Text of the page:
Author(s): van Doorn C, Yates R, Tsang V, deLeval M, Elliott M
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Abstract OBJECTIVE: To investigate the outcome of mechanical mitral valve replacement in children after up to 11 years of follow up. DESIGN: Retrospective analysis of case records. Operative survivors underwent echocardiographic studies to define current haemodynamic status and prosthetic valve function. SETTING: Tertiary referral centre. PATIENTS: All 54 children who underwent mitral valve replacement between January 1987 and December 1997. RESULTS: 30 day mortality was 20.3\% and was associated with small valve size and supra-annular position. The actuarial freedom from the following events at five years (70\% confidence interval (CI)) was: death, including 30 day mortality and transplantation, 68\% (70\% CI 62\% to 75\%); bleeding, 89\% (70\% CI 84\% to 94\%); non-structural valve dysfunction and reoperation, 92\% (70\% CI 87\% to 97\%). The incidence of endocarditis and thromboembolism was low and there was no structural valve failure. Event-free survival was 52\% (70\% CI 45\% to 60\%). Low weight, young age, and small valve size increased the chance of death or reoperation. On echocardiography, left ventricular dilatation and wall motion abnormalities were often observed. A high mean gradient over the prosthesis was associated with small valve size but not with length of follow up. CONCLUSIONS: With the use of mechanical prostheses for mitral valve replacement in children, the problem of structural valve failure is no longer an issue. However, the procedure is still associated with a high complication rate, both at surgery and during follow up, and should therefore be reserved for patients in whom valve repair is not technically feasible.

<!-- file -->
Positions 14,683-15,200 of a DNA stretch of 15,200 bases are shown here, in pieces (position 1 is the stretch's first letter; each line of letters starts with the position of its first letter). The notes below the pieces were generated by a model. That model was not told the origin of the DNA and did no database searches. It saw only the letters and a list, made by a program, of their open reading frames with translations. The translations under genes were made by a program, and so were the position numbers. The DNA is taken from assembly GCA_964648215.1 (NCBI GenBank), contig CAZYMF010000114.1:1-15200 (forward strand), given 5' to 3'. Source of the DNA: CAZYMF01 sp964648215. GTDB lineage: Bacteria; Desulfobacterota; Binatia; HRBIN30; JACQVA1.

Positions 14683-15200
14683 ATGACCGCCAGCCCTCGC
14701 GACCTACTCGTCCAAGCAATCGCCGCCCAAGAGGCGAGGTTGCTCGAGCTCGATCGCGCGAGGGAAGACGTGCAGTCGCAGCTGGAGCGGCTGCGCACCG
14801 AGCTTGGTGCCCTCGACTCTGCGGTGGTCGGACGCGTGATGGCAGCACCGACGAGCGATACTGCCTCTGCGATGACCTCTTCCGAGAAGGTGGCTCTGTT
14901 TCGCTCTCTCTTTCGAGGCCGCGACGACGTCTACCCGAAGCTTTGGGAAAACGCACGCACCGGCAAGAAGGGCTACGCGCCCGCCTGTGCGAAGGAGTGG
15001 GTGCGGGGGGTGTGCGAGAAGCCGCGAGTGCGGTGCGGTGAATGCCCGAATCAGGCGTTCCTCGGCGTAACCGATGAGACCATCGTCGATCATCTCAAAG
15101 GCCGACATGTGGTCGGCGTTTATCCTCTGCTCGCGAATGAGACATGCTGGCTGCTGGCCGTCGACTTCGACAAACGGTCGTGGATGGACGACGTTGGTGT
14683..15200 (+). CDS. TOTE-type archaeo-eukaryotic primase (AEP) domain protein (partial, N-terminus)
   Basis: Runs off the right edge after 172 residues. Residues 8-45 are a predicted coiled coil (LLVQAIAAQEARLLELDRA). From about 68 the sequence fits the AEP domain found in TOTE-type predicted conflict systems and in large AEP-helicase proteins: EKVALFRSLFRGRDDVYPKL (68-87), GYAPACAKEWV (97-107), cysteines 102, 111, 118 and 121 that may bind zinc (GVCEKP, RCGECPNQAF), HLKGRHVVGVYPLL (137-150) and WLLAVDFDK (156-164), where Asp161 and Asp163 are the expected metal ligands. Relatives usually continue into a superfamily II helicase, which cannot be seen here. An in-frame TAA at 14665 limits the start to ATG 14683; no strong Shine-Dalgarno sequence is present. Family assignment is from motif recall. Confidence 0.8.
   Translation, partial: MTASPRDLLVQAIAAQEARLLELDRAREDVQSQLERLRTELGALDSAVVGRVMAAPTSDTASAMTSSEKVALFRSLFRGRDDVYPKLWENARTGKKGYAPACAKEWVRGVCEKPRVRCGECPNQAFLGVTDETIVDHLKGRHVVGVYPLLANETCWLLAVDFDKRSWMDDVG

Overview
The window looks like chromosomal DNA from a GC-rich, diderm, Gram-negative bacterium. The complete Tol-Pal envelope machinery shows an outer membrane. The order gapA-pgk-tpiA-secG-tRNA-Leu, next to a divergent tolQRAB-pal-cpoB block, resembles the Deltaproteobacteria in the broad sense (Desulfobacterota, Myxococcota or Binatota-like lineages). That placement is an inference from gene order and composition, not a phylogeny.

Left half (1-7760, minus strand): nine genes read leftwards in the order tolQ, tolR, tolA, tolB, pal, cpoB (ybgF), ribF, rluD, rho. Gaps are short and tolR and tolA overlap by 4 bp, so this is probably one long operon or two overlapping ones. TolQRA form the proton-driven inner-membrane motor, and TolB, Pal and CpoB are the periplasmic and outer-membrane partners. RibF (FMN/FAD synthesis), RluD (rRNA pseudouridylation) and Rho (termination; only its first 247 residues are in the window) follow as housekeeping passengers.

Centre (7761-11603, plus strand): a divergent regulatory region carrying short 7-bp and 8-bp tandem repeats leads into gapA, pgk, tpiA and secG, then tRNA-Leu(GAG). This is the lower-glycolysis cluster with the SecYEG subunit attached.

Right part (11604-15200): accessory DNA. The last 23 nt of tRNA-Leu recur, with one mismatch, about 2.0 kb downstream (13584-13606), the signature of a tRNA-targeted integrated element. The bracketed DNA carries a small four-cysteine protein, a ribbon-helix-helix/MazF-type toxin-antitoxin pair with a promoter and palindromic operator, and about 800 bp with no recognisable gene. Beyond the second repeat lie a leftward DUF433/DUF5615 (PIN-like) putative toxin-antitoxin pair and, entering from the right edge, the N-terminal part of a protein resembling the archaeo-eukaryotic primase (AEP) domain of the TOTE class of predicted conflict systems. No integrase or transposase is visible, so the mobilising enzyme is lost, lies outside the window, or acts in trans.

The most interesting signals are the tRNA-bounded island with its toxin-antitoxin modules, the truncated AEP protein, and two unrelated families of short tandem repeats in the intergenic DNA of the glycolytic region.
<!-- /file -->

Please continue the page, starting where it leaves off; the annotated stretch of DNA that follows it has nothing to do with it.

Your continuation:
This article was published in Heart
and referenced in Journal of Clinical & Experimental Cardiology